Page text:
I've actually done a simplified version of this experiment before, so I think I have an idea of what the problem may be. There are a couple of things that you could try.
First, water doesn't change temperature very easily; its specific heat is very high. To increase the temperature change, you could try reducing the amount of water. This wouldn't mean that you would have to do all of your trials over again- the amount of water would end up canceling out the temperature change in your calculations- but might help your accuracy and make it easier to measure.
Second, looking at the design of the experiment, it seems to me like there are a lot of places that heat could escape without going into the water. You could try putting the can closer to the flame, if possible, or you could try to cover up the open top of the larger can with something nonflammable.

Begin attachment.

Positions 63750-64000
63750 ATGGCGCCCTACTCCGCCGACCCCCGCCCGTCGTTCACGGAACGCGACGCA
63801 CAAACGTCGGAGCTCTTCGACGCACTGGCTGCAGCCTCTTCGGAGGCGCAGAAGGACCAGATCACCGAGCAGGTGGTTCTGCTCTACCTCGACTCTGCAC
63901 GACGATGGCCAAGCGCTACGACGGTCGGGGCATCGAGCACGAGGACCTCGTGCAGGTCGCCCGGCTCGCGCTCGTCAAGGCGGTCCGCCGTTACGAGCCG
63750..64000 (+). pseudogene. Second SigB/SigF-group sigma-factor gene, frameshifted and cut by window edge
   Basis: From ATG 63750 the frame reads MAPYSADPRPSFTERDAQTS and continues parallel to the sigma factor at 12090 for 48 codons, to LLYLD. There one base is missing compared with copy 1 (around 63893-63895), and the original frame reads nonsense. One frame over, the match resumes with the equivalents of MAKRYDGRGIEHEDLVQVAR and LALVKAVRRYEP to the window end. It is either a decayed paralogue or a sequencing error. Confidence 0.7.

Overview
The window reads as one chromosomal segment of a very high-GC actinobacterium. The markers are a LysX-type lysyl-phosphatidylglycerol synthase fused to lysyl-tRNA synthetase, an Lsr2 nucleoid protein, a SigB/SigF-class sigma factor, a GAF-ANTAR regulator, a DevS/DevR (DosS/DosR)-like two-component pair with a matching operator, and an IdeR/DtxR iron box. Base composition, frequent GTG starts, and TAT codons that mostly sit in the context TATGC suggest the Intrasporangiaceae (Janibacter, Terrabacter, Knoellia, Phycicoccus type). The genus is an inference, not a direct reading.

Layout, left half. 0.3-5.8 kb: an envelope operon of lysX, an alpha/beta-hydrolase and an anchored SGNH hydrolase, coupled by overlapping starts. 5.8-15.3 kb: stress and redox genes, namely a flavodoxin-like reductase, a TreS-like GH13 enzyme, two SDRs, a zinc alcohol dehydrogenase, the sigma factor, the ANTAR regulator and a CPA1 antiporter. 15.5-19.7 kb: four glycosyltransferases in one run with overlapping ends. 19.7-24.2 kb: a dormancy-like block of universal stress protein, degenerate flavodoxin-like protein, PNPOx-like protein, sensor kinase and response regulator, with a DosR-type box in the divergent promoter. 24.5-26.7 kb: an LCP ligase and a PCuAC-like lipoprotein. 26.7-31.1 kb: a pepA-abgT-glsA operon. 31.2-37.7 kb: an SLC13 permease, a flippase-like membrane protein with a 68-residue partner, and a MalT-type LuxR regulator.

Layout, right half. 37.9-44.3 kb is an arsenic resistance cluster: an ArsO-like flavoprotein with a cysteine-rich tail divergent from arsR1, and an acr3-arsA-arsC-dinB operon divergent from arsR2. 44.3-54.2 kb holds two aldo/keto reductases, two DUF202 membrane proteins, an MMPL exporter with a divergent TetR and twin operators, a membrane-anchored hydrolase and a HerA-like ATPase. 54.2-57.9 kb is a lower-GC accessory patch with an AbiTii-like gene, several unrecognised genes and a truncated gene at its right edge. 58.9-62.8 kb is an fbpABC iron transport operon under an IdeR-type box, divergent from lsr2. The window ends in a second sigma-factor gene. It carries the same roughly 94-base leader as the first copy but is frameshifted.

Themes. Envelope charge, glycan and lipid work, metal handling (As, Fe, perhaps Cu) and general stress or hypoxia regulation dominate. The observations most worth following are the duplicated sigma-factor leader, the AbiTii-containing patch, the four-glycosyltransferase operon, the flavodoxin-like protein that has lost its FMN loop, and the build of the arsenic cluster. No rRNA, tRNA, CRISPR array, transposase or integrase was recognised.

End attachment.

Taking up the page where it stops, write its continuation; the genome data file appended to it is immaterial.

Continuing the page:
As for catching the food on fire more effectively- a lot of foods, including marshmallows, are a little moist, and may stop burning before all of the calories have been released as heat. To help increase the number of released calories, you might try to light the entire outer surface of the marshmallow on fire, instead of just starting a fire at one place. If that doesn't help (or you're already doing it), maybe you could try to find some larger marshmallows? Those would release more heat, as they contain more energy.
If you have any more questions, or something was unclear, don't hesitate to ask!
Good luck, and I hope this helped!
Nature uses only the longest threads to weave her patterns, so that each small piece of her fabric reveals the organization of the entire tapestry.